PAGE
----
Roberta Seelinger Trites argues in her book Waking Sleeping Beauty: Feminist Voices in Children’s Novels, that “the greatest distinguishing mark of the feminist children’s novel is that the character who uses introspection to overcome her oppression almost always overcomes at least part of what is oppressing her. Feminist children’s novels, on the whole then, constitute a triumphal literature” (3). In Zeder’s plays, however, the young female protagonist confronts her own limitations and weaknesses, which brings bitter, painful realization to the character. In the last scene of her play, the young protagonist is beginning to find a way to understand her identity, but the ending is far from triumphant closure. Zeder’s plays are mostly open-ended, which provides the audience with the sense of continuation: the character’s life goes on, and the audience just had a glimpse of it. There is no dramatic closure, although the protagonist is portrayed as just overcoming one stage of a predicament in life. The audiences can leave the theater not enchanted by the magical power of fairies but with a strong belief in our resilience and inner strength.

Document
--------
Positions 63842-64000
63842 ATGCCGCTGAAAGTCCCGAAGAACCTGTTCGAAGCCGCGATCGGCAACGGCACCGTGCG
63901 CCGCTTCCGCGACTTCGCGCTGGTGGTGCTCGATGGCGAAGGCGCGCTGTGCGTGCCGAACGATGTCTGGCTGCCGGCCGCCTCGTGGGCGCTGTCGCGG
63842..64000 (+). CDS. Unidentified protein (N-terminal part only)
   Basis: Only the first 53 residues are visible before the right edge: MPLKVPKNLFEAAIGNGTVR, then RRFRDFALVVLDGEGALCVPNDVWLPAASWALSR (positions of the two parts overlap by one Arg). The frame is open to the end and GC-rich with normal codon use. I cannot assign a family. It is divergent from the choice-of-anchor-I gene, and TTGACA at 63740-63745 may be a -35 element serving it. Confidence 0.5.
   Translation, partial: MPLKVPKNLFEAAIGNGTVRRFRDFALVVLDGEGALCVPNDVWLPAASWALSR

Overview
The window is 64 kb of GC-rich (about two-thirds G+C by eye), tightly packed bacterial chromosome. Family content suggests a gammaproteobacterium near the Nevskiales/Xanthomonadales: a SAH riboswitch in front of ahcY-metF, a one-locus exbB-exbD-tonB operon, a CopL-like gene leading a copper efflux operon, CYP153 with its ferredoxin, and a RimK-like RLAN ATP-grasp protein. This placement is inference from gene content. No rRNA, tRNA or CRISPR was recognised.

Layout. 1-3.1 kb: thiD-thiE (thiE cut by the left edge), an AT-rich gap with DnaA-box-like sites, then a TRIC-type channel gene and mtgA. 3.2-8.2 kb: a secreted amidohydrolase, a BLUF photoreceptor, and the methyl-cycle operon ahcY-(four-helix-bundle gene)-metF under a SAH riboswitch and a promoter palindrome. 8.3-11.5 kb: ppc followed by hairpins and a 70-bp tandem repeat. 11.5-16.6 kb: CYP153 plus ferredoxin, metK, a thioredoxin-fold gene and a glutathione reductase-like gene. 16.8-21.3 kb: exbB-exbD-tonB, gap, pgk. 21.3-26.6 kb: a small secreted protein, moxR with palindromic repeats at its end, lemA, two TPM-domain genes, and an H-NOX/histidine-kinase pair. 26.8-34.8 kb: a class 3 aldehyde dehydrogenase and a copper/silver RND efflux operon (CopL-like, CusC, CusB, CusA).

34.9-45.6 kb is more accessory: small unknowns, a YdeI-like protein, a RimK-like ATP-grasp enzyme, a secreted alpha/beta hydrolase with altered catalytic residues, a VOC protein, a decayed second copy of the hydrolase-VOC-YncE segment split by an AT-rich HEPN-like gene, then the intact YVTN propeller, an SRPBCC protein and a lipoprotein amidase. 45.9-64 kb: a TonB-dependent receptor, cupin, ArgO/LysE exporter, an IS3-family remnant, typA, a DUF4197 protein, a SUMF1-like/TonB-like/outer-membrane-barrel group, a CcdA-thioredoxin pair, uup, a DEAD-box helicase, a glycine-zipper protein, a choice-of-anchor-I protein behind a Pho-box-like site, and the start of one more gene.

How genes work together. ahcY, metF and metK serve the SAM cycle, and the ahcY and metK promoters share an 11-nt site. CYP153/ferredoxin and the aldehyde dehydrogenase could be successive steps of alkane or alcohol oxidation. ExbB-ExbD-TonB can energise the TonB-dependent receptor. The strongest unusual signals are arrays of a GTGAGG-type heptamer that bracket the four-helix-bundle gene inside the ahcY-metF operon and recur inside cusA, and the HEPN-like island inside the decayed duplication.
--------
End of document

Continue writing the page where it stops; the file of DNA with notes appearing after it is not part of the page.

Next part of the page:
Zeder seems to draw inspiration from traditional fairy tales, although her plays are not fairy tale retellings. She uses some of the familiar dramatic devices from the most well-known fairy tale about stepmother-daughter relationship, Snow White, in the case of Step on a Crack. In the fairy tale, the beautiful but haughty proud queen looks in the mirror to ask who is the fairest in the land. The mirror is one of the oldest literary symbols for self-reflection. In Snow White, the mirror seems to have a magic power to tell the truth to the queen. The mirror’s telling, however, is nothing but the queen’s alter-ego that is tainted with anxiety and insecurity. Zeder adapts the mirror device to present Ellie’s alter-ego. As all of her toys have names chosen for them, Ellie’s mirror is called “Voice,” and this personified mirror tells all of Ellie’s fear, worries, and distorted images of her own self. Any young audience who watches or reads Snow White after Zeder’s Step on a Crack would recognize that the mirror is the device to show the character’s inner thoughts and feelings.

    4All quotations of the plays are from Susan Pearson-Davis, ed., Wish in One Hand, Spit in the Other: A Collection of Plays by Suzan Zeder (New Orleans, LA:Anchorage, 1990), which includes Step on a Crack (131-97) and Mother Hicks (353-425).

    Ⅳ. Mother Hicks